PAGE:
There’s a new boss in town, and he’s two foot tall.
The terrible twos are in full throttle.
We have been skirting around them from about 18 months but it became evident we were in full swing when the loft man arrived to give us a quote. The hefty balding man clambered heavily up a creaky ladder into our roof. His leaden stomping in the rafters above Finn’s bedroom prematurely woke Finn up from his afternoon sleep. He yelled. And then, whimpering, demanded I carry him around the house.
He does this sometimes, when he’s woken up in a bad mood. ‘Move, mom, MOVE! Walk there, mom!’ he orders as he grips his legs tightly around my waist.
I really should have listened to that mother at the clinic, who sneeringly warned me about rocking my newborn bundle to sleep. ‘Hmmph,’ she muttered as she stuck her niggling baby to her breast. ‘I made the mistake of rocking my first born to sleep. Never again. You’ll be rocking him to sleep until he’s 18.’
Which wasn’t strictly true. But I do find myself spending more time than I’d like walking my lumpy boy around when he’s feeling out of sorts. Like when there are men in the roof.
But it was only once the loft man was safely sitting at our dining room table tapping out a quote on his laptop for a loft bedroom and en-suite bathroom that the fun really began. I felt Finn’s body tense and his eyes glazed over in a demonic stare as he looked the loft man up and down. He then moved his gaze to the kitchen sink.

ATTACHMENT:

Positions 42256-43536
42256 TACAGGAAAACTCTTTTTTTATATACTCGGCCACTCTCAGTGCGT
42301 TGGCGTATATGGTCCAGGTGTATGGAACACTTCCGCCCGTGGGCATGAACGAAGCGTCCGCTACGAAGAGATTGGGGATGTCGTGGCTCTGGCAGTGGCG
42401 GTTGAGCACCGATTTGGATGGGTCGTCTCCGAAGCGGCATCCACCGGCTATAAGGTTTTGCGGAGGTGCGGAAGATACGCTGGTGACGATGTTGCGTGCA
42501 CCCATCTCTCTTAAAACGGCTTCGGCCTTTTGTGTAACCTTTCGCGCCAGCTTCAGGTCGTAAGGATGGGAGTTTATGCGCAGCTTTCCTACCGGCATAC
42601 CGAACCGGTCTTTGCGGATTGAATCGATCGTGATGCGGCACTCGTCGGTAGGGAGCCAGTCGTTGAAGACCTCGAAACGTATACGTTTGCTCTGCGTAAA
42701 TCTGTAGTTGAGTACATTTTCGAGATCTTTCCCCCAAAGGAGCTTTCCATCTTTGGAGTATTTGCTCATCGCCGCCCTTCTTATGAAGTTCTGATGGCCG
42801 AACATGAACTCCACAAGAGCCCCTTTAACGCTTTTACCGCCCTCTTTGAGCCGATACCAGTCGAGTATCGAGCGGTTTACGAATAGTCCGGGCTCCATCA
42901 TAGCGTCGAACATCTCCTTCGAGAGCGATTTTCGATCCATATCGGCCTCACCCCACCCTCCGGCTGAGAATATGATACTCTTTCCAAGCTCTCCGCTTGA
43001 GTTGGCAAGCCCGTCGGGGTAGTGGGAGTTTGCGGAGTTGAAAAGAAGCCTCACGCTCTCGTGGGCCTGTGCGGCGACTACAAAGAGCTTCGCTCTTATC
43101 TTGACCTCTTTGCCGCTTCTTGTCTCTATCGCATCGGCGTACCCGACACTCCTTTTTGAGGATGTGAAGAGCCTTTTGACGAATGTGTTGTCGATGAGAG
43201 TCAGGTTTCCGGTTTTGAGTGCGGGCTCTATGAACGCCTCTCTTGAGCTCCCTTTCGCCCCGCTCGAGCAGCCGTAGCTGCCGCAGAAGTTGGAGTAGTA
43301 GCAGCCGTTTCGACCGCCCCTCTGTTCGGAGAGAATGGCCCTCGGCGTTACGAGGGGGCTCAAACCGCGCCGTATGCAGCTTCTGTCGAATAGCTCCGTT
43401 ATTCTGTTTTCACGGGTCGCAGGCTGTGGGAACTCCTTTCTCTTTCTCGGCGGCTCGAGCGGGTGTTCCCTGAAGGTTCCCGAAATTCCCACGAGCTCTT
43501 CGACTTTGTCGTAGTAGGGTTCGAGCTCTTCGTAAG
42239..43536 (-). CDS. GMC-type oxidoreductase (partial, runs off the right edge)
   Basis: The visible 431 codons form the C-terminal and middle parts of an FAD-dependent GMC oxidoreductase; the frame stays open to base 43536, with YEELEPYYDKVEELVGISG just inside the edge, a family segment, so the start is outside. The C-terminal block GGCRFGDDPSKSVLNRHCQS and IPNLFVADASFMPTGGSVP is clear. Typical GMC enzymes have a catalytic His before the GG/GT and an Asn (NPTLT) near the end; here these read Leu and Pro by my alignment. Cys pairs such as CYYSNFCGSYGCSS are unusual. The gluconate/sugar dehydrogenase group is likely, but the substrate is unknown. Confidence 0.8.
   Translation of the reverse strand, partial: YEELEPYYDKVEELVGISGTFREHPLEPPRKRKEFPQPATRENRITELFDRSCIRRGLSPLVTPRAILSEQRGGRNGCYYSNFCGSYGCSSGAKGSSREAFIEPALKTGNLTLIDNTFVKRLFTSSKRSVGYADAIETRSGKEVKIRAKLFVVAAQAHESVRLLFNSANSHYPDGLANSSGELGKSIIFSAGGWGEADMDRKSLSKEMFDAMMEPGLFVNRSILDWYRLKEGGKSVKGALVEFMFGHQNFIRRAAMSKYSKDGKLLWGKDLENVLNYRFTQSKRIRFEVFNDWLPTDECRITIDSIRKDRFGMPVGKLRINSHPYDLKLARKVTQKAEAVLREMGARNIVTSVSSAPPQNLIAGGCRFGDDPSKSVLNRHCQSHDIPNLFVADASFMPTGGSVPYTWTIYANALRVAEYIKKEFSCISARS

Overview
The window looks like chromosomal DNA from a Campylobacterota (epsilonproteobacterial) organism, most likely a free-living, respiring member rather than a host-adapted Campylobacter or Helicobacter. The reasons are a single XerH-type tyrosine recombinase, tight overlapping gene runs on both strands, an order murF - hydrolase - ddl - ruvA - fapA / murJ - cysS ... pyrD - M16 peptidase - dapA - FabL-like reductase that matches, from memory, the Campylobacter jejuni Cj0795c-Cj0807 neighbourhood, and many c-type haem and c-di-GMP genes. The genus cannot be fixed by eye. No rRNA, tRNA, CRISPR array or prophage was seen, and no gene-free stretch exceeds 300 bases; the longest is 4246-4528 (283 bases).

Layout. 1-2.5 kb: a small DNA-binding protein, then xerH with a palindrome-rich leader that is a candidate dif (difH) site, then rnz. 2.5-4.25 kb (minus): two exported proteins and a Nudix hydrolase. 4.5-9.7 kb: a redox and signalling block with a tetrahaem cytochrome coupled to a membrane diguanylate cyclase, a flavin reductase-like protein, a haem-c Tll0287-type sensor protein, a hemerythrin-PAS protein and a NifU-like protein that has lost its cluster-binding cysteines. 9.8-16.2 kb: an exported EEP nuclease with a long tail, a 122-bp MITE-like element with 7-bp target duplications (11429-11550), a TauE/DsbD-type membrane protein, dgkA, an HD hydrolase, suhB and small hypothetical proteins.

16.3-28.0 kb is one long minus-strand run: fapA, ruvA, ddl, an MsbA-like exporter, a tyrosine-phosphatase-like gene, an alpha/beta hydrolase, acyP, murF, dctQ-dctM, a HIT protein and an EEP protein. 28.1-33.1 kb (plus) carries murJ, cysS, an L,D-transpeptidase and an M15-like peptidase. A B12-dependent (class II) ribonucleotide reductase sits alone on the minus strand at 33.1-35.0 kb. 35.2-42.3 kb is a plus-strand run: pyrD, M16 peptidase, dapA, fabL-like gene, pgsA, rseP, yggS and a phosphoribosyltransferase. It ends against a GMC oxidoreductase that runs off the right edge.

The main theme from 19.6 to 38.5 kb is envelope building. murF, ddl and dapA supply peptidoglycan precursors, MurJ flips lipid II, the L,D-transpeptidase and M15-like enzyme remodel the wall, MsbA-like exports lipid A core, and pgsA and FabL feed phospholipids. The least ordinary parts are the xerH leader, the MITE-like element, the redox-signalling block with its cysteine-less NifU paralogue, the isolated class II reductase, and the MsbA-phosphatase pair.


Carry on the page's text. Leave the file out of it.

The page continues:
‘I want dat,’ Finn suddenly demanded, pointing at a sharp butcher’s knife gleaming in the drying rack.
‘Finn,’ I said sternly. ‘You are not having that. You know you can’t play with that.’
He shot me a furious glance and repeated his order, in a higher pitch and with an unmistakeable whine creeping into his voice.
‘Have this,’ I tried, handing him one of his favourite trucks. He grabbed it and then threw it hard across the kitchen where it slammed into the fridge. The loft man peered up briefly with a raised eyebrow but continued typing.
Finn was now pointing at something else. He was pointing at The Loft Man. I went cold.
And then in his sweetest voice he said, ‘Mommy. What’s the FAT man doing?’
I gulped then coughed loudly. I then quickly whipped Finn out of the kitchen but not before I was sure I caught a gleam of triumph sparkling in Finn’s eye. What’s the fat man doing? Did he have to start using adjectives now?
Later, after the loft man had left, politely avoiding any reference to the incident (although the quote seemed strangely high), I tried to explain to Finn that we didn’t say that people were fat. Even if they were. That it hurt people’s feelings.
Finn simply looked at me blankly, now happily ensconced in a game of truck truck.
It was only a couple of days later when Finn yelled across a coffee shop at the owner,
‘It’s The Bogey Man!’ that I realised he hadn’t quite got the message.
Yip, the terrible twos are here. And they are certainly colourful, if not occasionally embarrassing.What’s the worst toddler moment you’ve experienced? Share in the comment block or mail us at email@example.com